For example, cloud costs are generally tied to data usage. From a cloud incident response perspective, network activity logs are crucial for detecting and responding to malicious events, but turning on AWS CloudTrail data or VPC Flow Logs, which are large, increases costs significantly and quickly. Faced with mounting monthly bills, organizations may be tempted to take the risk of turning them off or not enabling in-depth logging from the beginning.

Ultimately, the choice of which logs to use should be defined by organizational and regulatory needs along with risk-based priorities. Companies should also consider how, where and for how long they will store logs. Additionally, they need to assess how they will parse and examine that volume of data, either regularly or in the event of an incident.

Without adequate logs, the organization is forced to consider alternative methods to gain visibility across their environment. A lack of visibility means incidents have a higher chance of becoming serious compromises. Additionally, the lack of relevant logs severely hampers forensic investigations in determining the full extent of actors’ activities, forcing organizations to remediate more than might otherwise be necessary.

Building a Cloud Incident Response Plan

As we noted earlier, responding to a cloud incident requires understanding the differences between the visibility and control you have with on-premises resources and what you have in the cloud. This understanding is even more important given that many organizations run a hybrid model, with assets often intersecting in both spheres.

Using the intrusion lifecycle model developed by Kroll, it becomes apparent how cloud incident response means looking at potential and actual attacks from a new vantage point. For example, threat actors are aware of common ways that cloud database access can be misconfigured and regularly scout organizations for these errors.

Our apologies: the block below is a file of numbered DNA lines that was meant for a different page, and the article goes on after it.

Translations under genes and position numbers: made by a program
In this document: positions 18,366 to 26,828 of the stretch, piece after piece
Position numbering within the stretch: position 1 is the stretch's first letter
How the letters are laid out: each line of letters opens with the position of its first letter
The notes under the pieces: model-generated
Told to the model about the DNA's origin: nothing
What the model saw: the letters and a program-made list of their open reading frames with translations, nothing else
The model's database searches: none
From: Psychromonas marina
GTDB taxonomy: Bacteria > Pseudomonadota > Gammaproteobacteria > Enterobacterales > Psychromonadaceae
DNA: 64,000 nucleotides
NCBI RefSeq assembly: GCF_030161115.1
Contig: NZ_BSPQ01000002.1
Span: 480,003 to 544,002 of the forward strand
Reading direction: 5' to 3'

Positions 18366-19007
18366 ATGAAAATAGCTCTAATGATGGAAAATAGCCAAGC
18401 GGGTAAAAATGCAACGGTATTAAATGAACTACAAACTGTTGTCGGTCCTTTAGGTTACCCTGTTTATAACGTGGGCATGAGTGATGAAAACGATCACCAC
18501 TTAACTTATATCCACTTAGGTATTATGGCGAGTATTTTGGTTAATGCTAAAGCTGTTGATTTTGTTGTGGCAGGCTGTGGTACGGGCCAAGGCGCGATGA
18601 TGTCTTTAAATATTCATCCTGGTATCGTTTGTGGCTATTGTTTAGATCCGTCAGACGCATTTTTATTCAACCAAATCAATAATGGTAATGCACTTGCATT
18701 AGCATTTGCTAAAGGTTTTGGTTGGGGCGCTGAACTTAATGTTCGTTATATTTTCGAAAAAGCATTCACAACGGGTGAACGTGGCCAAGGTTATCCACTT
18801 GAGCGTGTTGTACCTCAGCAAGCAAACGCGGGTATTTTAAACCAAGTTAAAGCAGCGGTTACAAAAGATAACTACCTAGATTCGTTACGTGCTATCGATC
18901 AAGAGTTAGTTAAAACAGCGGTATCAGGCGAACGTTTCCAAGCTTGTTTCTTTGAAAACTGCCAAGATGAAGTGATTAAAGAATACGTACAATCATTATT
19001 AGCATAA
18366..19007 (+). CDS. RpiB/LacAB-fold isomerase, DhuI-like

Meanwhile, many vulnerabilities in cloud platforms go unpublicized, i.e., they do not appear in the common vulnerabilities and exposures (CVE) database, because they are considered the responsibility of CSPs, and not end-users, to remedy. Although CSPs are typically quick to address known vulnerabilities, fixes often require some final action on the part of their clients. If notification does not reach the correct person, there is generally no other channel to make the organization aware of the issue, leaving the door open for actors to gain access, perform reconnaissance and deploy toolkits undetected.

Finally, and not to belabor the point, but without robust logging of cloud activity, incident responders may have diminished visibility to fully investigate an incident.

Responding to cloud incidents requires knowledge and a purpose-built plan for the organization’s cloud environment in all its diversity and inner working layers.

Common Cloud Security Incidents Mapped to the MITRE ATT&CK® Cloud Matrix

MITRE ATT&CK combines an open-source repository of known adversarial tactics, techniques and procedures (TTPs) with a framework (matrix) that organizes TTPs for each phase of a cyberattack. It not only covers an entire network ecosystem but also offers subsets that apply to specific types of environments, such as the MITRE ATT&CK Cloud Matrix, which focuses on cloud infrastructure.

The MITRE ATT&CK Cloud Matrix and associated attack methods can be further broken down according to the type of enterprise cloud services, including Office 365, Azure AD, Google Workspace, and general SaaS and IaaS. We’ll leverage the cloud matrix to explore a few common cloud security incidents our team has investigated many times:

Phishing via Public Cloud Infrastructure

Most email defense systems rely on a series of signals to indicate the trustworthiness of the message, the links and the attachments it contains. Aware of this, attackers then leverage public cloud infrastructure such as AWS, Google Docs or OneDrive to masquerade links or host spoofed web pages. These massive cloud services are inherently trusted and can often bypass email filters.

OAuth Office 365 Phishing Attacks (aka Consent Phishing)